Constraints on IRS Control: An Alternative Approach to Tax Gap Analysis
Commenced in January 2007
Frequency: Monthly
Edition: International
Paper Count: 32795
Constraints on IRS Control: An Alternative Approach to Tax Gap Analysis

Authors: J. T. Manhire


A tax authority wants to take actions it knows will foster the greatest degree of voluntary taxpayer compliance to reduce the “tax gap.” This paper suggests that even if a tax authority could attain a state of complete knowledge, there are constraints on whether and to what extent such actions would result in reducing the macro-level tax gap. These limits are not merely a consequence of finite agency resources. They are inherent in the system itself. To show that this is one possible interpretation of the tax gap data, the paper formulates known results in a different way by analyzing tax compliance as a population with a single covariate. This leads to a standard use of the logistic map to analyze the dynamics of non-compliance growth or decay over a sequence of periods. This formulation gives the same results as the tax gap studies performed over the past fifty years in the U.S. given the published margins of error. Limitations and recommendations for future work are discussed, along with some implications for tax policy.

Keywords: Tax law, tax compliance, tax gap, income tax.

Digital Object Identifier (DOI):

Procedia APA BibTeX Chicago EndNote Harvard JSON MLA RIS XML ISO 690 PDF Downloads 677


[1] M. Schofield (2004) “Epictetus: Socratic, Cynic, Stoic.” Philosophical Quarterly, 54(216):448-456.
[2] J. T. Manhire (2015) “What Does Voluntary Tax Compliance Mean?: A Government Perspective.” University of Pennsylvania Law Review Online, 164(1)11-17.
[3] J. A. Dubin (2012) The Causes and Consequences of Income Tax Noncompliance, pp. 5-11. New York: Springer.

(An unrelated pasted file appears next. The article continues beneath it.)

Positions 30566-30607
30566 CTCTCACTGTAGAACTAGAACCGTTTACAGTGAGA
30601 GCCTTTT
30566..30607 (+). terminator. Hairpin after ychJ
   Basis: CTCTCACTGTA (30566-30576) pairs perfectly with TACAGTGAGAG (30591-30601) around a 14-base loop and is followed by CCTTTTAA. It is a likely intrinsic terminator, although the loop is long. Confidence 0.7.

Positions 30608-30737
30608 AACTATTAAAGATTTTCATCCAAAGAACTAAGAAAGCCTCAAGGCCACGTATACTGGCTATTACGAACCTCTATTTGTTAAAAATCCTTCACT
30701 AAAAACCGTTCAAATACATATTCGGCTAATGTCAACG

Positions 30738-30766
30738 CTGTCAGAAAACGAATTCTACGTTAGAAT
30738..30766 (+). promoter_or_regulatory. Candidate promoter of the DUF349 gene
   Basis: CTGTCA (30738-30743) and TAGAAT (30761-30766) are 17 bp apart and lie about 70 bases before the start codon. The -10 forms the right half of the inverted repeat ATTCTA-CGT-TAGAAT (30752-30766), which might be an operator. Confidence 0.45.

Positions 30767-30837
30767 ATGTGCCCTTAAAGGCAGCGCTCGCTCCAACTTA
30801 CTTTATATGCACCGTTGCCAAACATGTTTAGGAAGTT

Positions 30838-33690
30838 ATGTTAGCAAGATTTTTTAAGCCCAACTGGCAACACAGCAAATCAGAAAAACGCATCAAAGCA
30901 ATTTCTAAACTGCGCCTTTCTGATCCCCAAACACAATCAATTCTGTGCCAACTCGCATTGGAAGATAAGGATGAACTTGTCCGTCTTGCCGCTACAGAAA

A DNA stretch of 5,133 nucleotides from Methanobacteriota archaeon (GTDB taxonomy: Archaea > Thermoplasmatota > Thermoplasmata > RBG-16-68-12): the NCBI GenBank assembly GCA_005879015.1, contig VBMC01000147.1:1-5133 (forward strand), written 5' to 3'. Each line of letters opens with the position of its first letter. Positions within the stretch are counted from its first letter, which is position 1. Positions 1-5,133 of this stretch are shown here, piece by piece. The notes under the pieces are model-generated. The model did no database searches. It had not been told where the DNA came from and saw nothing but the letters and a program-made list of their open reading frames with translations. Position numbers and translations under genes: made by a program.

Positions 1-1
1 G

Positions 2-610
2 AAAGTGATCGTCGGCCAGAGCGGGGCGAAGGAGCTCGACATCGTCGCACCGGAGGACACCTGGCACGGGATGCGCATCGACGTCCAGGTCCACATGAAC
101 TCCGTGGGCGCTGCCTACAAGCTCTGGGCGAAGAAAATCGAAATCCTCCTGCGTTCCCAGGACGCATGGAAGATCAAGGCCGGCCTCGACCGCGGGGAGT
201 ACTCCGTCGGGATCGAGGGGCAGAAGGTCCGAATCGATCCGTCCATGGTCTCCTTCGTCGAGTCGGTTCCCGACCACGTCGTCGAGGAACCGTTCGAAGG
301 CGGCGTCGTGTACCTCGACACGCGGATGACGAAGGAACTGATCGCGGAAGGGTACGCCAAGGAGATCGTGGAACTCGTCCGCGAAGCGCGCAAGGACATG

[4] United States Government Accountability Office )2005) Tax Compliance: Better Compliance Data and Long-term Goals Would Support a More Strategic IRS Approach to Reducing the Tax Gap, GAO-05-753 (Washington, D.C.: July 18, 2005).
[5] J. T. Manhire (2015) “There Is No Spoon: Reconsidering the Tax Compliance Puzzle.” Florida Tax Review, 17(8):623-668.
[6] D. Rifkin (2009) “A Primer on the Tax Gap and Methodologies for Reducing It.” Quinnipiac Law Review, 27:375-424.
[7] J. Heiberg (2012) “FATCA: Toward a Multilateral Automatic Information Reporting Regime.” Washington & Lee Law Review, 69:1685-1714.
[8] D. Dharmapala (2016) “Cross-border Tax Evasion under a Unilateral FATCA Regime.” Journal of Public Economics, 141:29-37.
[9] W. H. Byrnes (2018) LexisNexis R  Guide to FATCA and CRS Compliance, §1.01. New York:Matthew Bender.
[10] Internal Revenue Service (2018) Strategic Plan FY 2018-2022, p. 7.
[11] M. G. Allingham & A. Sandmo (1972) “Income Tax Evasion: A Theoretical Analysis.” Journal of Public Economics, 1(3):323-338.
[12] E. A. Posner (2000) “Law and Social Norms: The Case of Tax Compliance.” Virginia Law Review, 86:1781-1819.
[13] J. Andreoni, B. Erard & J. Feinstein (1998) “Tax Compliance.” Journal of Economic Literature, 36(2):818-860.
[14] L. Lederman (2003) “Tax Compliance and the Reformed IRS.” 51 Kansas Law Review, 51:971-1011.